**Figure 1. Causal diagram illustrating the confounding of the target phenotype Y and the marker locus X**.

*S*denotes the parental genotype or Rabinowitz and Laird's sufficient statistic.

*K*denotes the secondary phenotype of interest.

*L*allows for confounding between

*K*and

*Y*.

*U*represents a collection of unmeasured factors that allow for confounding due to population stratification or confounding between the two phenotypes

*K*and

*Y*. Note that causal diagrams assume that all variables that jointly affect any two variables are included. The absence of an arrow between any two variable denotes that there is no direct causal effect. For instance,

*U*has no direct causal effect on

*X*.

Consider model

where γ_{j} for *j* = 0, 1, …, 3 denote the mean parameters and can be estimated by ordinary least squares. Note that γ_{1} represents the true effect of *K*_{i} on *Y*_{i} and not a spurious association because, by assumption, the above model includes all relevant risk factors of *K*_{i}. In order to construct an adjustment principle that tests for a direct genetic effect of the marker locus *X* on the target phenotype *Y*, the effect of the secondary phenotype *K* has to be estimated. Vansteelandt et al. use an estimate for γ_{1} based on model (1) to adjust the phenotype *Y*_{i} to *Y*_{i} − γ_{1}*K*_{i}. A family-based association test (FBAT) on this adjusted phenotype is then a test for the direct genetic effect in the family-based setting (provided that the distribution of the test statistic acknowledges the uncertainty in the estimated effect γ_{1}) (Vansteelandt et al., 2009).

To reduce the number of multiple comparisons, we adapt the conditional mean model approach in the VanSteen-algorithm (Van Steen et al., 2005) to model (1). By replacing the observed marker score in model (1) by the expected marker score conditional upon the parental genotypes or sufficient statistic, the genetic effects of locus *X*_{i} can be assessed without having to adjust the α-level of any subsequently computed FBATs (Lange et al., 2003a,b; Van Steen et al., 2005). Similar to the idea of the conditional mean model approach, model (1) can be rewritten by substituting *X*_{i} with its expected value *E*(*X*_{i}|*S*_{i}),

As shown in the proof given in the appendix, the parameter γ_{1} is the same in both model (1) and model (2) when the null hypothesis holds that there is no direct effect and, moreover, there is no confounding due to population substructure. For testing the null hypothesis of no direct genetic effect, model (2) can thus be used to estimate the parameter γ_{1} in a screening step without biasing the significance level since *X*_{i} is not included in this model, provided there is no confounding due to population substructure.

For the screening step, each subject contributes

where $\tilde{{{Y}}_{{i}}^{{\ast}}}{=}{{Y}}_{{i}}{-}\overline{{y}}{-}\widehat{{{\gamma}}_{{1}}^{{\ast}}}({{K}}_{{i}}{-}\overline{{k}})$ and $\widehat{{{\gamma}}_{{1}}^{{\ast}}}$ is the ordinary least squares estimate for γ_{1} in model (2), which does not involve the genetic marker *X*. $\tilde{{{Y}}_{{i}}^{{\ast}}}$ is not adjusted for the covariates *L*_{i} since including factors such as *L*_{i} in the phenotypic adjustment would introduce bias if the common risk factor *L*_{i} is associated with the DSL *X*_{i} (Vansteelandt et al., 2009). The parameters *y* and *k* are the observed phenotypic means of *Y* and *K* in the sample, respectively. Then the test statistic for the screening step is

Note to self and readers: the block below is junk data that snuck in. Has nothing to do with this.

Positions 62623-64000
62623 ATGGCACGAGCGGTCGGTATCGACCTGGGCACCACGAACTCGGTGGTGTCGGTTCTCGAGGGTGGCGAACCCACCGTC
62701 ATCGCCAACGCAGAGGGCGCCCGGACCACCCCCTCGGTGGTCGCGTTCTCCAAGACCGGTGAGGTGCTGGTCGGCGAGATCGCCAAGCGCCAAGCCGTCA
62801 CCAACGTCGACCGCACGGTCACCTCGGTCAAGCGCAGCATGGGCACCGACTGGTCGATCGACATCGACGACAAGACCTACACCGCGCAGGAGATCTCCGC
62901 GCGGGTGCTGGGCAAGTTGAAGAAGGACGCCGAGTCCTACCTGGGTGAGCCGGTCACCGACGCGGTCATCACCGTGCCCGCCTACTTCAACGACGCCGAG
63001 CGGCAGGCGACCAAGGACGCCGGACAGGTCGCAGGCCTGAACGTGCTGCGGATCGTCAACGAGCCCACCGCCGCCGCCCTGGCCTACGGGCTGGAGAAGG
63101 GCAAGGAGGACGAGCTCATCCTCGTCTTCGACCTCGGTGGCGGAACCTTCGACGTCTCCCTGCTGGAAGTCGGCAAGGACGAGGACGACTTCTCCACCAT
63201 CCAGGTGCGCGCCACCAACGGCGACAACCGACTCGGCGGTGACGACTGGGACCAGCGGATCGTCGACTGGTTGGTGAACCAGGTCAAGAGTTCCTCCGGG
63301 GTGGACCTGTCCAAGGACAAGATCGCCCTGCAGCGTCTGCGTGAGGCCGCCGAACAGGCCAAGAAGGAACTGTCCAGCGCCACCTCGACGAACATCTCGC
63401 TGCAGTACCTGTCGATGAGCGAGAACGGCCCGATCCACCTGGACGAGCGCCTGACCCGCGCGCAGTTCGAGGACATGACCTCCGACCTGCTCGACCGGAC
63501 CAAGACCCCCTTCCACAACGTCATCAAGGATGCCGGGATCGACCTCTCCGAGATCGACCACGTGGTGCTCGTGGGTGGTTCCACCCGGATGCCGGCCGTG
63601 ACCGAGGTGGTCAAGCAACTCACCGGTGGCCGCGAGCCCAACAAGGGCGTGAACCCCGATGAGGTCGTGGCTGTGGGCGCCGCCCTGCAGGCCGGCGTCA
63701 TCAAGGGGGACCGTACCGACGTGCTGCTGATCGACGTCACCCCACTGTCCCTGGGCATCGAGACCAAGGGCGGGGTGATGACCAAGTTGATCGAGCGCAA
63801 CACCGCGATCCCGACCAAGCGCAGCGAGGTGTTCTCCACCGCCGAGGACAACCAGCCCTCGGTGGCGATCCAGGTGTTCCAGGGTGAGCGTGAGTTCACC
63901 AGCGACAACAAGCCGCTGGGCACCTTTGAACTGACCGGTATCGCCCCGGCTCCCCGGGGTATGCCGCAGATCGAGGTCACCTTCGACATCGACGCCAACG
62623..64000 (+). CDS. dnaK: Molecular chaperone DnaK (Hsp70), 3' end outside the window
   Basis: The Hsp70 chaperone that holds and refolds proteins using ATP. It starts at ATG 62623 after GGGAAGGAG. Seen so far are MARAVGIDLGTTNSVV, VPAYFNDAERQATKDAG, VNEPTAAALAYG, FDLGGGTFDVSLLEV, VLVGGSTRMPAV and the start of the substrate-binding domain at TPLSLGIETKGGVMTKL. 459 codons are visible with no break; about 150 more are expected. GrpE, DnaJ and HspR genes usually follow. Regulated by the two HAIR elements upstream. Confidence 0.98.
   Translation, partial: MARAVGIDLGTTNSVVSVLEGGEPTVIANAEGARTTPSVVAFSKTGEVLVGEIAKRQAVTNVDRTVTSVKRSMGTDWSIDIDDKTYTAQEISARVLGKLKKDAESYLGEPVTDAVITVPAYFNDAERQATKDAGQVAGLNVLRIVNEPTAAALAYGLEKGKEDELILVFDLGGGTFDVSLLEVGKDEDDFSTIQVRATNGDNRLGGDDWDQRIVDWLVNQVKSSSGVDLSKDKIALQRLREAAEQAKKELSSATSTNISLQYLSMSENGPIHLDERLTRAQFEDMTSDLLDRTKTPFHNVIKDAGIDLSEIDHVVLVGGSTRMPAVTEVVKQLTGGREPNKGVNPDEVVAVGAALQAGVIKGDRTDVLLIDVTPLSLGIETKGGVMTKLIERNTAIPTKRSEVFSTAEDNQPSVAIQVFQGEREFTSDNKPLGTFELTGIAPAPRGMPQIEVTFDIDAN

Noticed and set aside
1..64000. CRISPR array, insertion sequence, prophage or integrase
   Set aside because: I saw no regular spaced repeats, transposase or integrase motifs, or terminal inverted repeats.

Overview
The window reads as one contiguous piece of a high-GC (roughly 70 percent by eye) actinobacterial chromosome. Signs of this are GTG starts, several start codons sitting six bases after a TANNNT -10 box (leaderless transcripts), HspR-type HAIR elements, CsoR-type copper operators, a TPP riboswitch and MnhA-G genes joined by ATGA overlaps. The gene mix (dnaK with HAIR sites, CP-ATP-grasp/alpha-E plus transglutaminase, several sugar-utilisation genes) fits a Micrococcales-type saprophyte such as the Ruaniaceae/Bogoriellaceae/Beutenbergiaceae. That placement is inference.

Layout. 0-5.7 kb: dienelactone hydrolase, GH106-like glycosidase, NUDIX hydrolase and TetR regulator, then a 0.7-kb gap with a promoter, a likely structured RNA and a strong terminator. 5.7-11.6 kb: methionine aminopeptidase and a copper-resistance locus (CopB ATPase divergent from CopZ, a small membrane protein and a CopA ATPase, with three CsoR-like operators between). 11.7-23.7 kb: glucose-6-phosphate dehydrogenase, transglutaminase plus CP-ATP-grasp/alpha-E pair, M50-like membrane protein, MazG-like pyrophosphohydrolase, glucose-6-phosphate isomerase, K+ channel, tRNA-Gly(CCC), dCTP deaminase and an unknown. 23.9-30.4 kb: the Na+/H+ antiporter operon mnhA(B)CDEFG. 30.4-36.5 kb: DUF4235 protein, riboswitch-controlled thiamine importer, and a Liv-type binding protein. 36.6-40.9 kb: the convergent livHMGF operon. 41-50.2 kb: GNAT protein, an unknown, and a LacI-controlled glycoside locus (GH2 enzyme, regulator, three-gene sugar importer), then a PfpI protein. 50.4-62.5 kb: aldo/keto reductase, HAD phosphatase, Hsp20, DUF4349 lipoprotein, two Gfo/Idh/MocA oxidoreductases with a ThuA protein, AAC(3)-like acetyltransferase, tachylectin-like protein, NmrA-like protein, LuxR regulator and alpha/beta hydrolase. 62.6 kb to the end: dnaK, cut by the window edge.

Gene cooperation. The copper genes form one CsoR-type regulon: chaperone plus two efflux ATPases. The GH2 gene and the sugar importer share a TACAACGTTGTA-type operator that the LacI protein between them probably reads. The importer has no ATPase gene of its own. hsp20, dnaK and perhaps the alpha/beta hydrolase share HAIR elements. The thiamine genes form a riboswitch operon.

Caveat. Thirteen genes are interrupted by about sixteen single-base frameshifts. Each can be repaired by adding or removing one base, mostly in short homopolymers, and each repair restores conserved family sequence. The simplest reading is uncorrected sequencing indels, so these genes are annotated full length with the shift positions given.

where

where ${\text{var}}(\tilde{{{T}}_{{i}}^{{\ast}})}$ is calculated based on the sample variance of $\tilde{{{T}}^{{\ast}}}$ and ϵ*_{i} denotes the residual from model (2). μ^{*(i)}_{k} = *E*(*K*|*L*_{i}, *E*(*X*_{i}|*S*_{i})) is the predicted value for *K* under a linear regression model for *K* with the covariates *L*_{i} and *E*(*X*_{i}|*S*_{i}), and σ^{*2}_{k} denotes the residual variance in that model. The variance correction given in Equation (5) is needed to account for estimating γ_{1} in the proposed phenotype adjustment $\tilde{{{Y}}_{{i}}^{{\ast}}}$ (Vansteelandt et al., 2009).

For step 1, the test statistic given in Equation (4) can be used for the screening step to pick the SNPs with the highest power since *X* is not used in this test statistic. For step 2, this smaller subset of SNPs are used to test the null hypothesis of no direct effect using the test statistic based on Equation (1) proposed by Vansteelandt et al. (2009)

where $\tilde{{{Y}}_{{i}}}{=}{{Y}}_{{i}}{-}\overline{{y}}{-}\widehat{{{\gamma}}_{{1}}}({{K}}_{{i}}{-}\overline{{k}})$ and $\widehat{{{\gamma}}_{{1}}}$ is the ordinary least square estimate for γ_{1} in model (1), which does involve the genetic marker X. Using this association test with the adjusted phenotype $\tilde{{{Y}}_{{i}}}$ as the target phenotype provides a robust and valid test for the null hypothesis that there is no direct effect between the target phenotype *Y*_{i} and the DSL; i.e., the association between the target phenotype *Y*_{i} and the DSL is solely a result of the association between the secondary phenotype *K*_{i} and the DSL. Adjusting for estimating γ_{1} based on model (1), the test statistic is distributed chi-square with one degree of freedom under the null hypothesis of no direct effect of *X* on *Y* and has the following form

where

where ${\text{var}}(\tilde{{{T}}_{{i}})}$ is calculated based on the sample variance of $\tilde{{T}}$ and ϵ_{i} denotes the residual from model (1). μ^{(i)}_{k} = *E*(*K*|*L*_{i}, *X*_{i}, *E*(*X*_{i}|*S*_{i})) is the predicted value for *K* under a linear regression model for *K* with the covariates *L*_{i}, *X*_{i}, and *E*(*X*_{i}|*S*_{i}), and σ^{2}_{k} denotes the residual variance in that model. The variance correction given in Equation (8) is needed to account for estimating γ_{1} in the proposed phenotype adjustment $\tilde{{{Y}}_{{i}}}$ (Vansteelandt et al., 2009). Note that Equation (3) is similar to Equation (6), but Equation (6) contains the genetic marker *X*_{i}. Similarly, Equation (5) is similar to Equation (8), but Equation (8) contains the genetic marker *X*_{i}.